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10 tips for protecting your back every day



NASHVILLE, Tenn., -- March 18, 2013 -- Back pain is the most commonly reported pain condition in America. About 65 million Americans have had a recent episode of back pain, and 8 percent of all adults are so bothered by back pain that it limits their daily activities in some way. 

Dr. Arthur Ulm, neurosurgeon with Baptist Hospital, shares some simple tips for the best ways to protect your back in situations you encounter every day. 

Help Your Back in Bed

One of the best ways to protect your back is with a mattress and sleep positions that support it. Make bedtime a haven for your back.

  • Choose the right mattress. Firmer is usually best.
  • Keep your bed in shape. Change your mattresses every five to seven years.
  • Sleep smart. Avoid sleeping on your stomach - your side or back is better.
  • Rise and shine. Stretch fully and let your body wake up - this will help in preventing injuries. 

Back Pain in the Car

90 percent of Americans commute by car. Bad positioning in your vehicle can quickly add up to back pain.

  • Choose the right vehicle. The more vertically you can sit, allowing you to keep your knees level with or below your hips, the better for your back.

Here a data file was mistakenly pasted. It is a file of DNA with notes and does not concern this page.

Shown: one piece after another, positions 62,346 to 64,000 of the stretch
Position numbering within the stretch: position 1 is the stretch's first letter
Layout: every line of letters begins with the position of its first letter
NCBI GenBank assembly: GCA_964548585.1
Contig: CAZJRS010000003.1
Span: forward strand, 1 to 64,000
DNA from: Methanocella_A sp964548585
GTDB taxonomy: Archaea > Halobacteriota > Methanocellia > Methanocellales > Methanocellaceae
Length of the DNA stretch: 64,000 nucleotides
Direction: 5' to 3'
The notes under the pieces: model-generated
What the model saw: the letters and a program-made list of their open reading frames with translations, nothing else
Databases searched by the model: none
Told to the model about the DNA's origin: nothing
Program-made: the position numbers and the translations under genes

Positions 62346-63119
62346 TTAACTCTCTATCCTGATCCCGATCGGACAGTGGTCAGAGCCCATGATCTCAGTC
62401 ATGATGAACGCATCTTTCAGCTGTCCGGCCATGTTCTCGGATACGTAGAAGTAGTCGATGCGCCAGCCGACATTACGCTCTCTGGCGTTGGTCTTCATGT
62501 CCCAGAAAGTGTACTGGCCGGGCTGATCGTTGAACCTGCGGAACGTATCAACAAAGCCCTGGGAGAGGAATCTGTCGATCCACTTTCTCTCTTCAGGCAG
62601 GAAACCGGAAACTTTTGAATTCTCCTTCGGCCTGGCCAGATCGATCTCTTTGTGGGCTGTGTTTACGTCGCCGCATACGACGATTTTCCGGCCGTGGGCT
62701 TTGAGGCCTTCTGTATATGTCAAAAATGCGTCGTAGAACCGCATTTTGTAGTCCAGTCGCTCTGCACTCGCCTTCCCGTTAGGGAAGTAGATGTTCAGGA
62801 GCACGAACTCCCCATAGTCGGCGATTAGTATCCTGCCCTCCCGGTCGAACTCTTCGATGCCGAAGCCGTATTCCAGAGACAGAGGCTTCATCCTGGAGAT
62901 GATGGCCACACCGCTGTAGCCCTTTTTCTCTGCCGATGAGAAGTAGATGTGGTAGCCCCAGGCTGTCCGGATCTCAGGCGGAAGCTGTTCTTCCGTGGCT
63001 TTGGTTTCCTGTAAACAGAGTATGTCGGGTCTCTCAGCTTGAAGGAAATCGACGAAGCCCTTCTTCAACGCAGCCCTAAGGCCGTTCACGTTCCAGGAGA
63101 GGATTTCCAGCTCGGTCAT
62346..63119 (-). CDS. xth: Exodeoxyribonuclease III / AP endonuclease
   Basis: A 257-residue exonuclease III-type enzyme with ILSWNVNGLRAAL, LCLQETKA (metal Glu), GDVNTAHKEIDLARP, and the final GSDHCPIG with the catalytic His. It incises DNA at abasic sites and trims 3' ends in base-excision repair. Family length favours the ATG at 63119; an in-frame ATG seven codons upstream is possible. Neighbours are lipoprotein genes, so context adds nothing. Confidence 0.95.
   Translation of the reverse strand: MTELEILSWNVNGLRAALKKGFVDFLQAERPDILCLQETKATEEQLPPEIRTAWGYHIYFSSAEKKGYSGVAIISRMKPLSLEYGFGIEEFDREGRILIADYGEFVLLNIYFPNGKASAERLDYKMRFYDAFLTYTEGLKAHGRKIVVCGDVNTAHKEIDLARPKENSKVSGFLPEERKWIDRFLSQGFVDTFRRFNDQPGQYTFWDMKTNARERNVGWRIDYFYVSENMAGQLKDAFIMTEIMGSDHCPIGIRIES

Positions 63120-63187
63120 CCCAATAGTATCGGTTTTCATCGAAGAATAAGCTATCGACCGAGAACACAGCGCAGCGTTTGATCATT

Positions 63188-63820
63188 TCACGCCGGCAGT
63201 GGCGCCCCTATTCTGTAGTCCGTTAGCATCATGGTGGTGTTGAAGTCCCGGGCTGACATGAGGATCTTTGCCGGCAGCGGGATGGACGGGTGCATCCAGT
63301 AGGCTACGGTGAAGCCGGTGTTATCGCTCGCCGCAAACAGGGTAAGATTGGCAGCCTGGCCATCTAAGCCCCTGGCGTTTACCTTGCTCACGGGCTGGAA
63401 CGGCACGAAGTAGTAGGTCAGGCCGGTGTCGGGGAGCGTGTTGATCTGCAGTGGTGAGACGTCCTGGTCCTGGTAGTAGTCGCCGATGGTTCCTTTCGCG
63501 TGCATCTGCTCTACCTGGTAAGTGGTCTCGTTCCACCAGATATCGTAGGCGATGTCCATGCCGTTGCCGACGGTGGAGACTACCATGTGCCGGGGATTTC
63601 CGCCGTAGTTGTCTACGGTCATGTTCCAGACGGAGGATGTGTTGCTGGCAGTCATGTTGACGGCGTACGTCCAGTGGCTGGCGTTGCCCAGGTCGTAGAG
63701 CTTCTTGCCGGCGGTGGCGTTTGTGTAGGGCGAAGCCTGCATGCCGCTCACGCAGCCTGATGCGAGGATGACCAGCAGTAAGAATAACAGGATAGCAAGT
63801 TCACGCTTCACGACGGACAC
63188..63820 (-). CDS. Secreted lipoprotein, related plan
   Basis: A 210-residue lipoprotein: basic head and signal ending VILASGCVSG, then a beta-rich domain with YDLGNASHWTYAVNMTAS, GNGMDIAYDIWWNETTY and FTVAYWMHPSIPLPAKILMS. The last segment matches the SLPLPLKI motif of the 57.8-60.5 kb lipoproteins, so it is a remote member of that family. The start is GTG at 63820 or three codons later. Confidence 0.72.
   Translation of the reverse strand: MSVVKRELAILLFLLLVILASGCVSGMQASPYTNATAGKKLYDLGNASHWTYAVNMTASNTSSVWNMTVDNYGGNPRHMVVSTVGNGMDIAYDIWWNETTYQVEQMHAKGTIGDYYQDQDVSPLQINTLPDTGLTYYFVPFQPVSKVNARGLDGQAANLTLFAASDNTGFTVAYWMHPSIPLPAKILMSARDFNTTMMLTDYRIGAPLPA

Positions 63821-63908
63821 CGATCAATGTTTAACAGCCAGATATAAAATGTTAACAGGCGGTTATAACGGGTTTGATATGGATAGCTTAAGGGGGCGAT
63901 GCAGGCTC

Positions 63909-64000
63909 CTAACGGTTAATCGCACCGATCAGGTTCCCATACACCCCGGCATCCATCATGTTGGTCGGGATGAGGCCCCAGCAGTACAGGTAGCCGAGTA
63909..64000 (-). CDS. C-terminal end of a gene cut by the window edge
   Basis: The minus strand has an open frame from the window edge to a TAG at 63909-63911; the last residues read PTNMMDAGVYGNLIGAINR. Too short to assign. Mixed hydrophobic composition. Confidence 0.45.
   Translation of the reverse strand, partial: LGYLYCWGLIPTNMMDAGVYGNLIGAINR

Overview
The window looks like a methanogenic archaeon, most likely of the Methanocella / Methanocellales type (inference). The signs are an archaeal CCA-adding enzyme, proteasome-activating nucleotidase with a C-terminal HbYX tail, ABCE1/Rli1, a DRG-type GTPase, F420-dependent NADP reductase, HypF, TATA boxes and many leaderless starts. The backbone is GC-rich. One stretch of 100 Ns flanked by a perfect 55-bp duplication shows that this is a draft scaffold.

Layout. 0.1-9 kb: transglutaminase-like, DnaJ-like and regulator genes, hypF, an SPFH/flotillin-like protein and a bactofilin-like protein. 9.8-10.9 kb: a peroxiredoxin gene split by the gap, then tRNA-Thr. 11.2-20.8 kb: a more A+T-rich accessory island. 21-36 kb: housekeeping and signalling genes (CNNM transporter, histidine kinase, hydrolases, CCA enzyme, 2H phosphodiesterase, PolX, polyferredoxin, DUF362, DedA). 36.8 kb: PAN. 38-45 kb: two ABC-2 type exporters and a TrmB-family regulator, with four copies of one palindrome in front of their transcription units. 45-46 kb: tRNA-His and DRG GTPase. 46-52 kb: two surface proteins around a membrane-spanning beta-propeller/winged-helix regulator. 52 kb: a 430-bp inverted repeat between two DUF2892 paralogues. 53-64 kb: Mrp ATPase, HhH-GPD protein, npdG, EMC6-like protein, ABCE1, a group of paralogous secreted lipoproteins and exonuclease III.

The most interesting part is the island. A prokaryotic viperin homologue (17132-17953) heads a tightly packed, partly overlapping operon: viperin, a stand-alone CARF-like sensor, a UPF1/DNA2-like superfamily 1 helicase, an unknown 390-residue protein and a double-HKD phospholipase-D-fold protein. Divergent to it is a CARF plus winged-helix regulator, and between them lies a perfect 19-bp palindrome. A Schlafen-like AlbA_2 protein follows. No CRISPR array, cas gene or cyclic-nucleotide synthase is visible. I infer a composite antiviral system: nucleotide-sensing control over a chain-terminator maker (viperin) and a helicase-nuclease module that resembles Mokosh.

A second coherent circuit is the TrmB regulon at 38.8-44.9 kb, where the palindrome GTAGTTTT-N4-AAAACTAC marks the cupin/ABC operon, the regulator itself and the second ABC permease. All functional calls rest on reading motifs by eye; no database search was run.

• Set your seat properly. Don’t push it so far back that you have to lean or hunch forward to reach the steering wheel.
  • Take breaks. If you have a long trip ahead of you, stop about every hour to stand, stretch, and redistribute your weight. 

Protect Your Back at Work

Sitting hurts your back more than standing because your legs are shock absorbers, and when you sit, you end up putting all that weight on your spine.

  • Position your computer properly. Be seated at eye level to your screen, so that you don’t have to look too far down or too far up to do your work.
  • Sit smart. Sit with your knees at 90 degrees and your spine in a neutral position.
  • Take a break. Every 45-50 minutes, get up for a few minutes to stretch and walk around. When you sit back down, make sure you’re getting into a supported position with a neutral spine - neither slumped forward nor pushed back.

For more information about back and spine disorders, and how to keep your back healthy, visit www.sths.com/neurosciences/spinal.

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